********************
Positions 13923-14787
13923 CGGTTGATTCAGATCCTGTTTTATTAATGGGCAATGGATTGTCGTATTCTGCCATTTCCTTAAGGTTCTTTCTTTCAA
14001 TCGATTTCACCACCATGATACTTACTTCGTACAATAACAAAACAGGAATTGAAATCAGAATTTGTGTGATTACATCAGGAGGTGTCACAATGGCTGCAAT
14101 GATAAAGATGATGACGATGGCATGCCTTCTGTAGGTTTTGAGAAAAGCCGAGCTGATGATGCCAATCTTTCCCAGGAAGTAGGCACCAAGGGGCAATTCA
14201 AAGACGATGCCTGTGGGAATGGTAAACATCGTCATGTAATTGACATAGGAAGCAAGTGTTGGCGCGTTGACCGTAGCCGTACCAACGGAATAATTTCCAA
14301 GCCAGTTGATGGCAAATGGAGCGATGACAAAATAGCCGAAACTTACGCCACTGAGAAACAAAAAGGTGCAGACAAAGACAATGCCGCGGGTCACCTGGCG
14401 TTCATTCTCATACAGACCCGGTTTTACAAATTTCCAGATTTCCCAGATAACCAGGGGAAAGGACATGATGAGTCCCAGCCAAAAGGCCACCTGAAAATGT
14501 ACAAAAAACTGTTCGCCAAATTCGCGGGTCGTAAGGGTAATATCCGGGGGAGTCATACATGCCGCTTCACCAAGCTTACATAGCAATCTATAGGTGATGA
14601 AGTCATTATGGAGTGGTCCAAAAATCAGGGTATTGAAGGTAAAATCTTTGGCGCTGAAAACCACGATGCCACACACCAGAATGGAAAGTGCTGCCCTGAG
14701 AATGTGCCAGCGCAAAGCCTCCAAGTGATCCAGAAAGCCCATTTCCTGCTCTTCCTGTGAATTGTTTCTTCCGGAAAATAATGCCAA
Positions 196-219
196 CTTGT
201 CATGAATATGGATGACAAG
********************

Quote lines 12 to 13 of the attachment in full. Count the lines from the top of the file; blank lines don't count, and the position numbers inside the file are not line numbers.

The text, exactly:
196 CTTGT
201 CATGAATATGGATGACAAG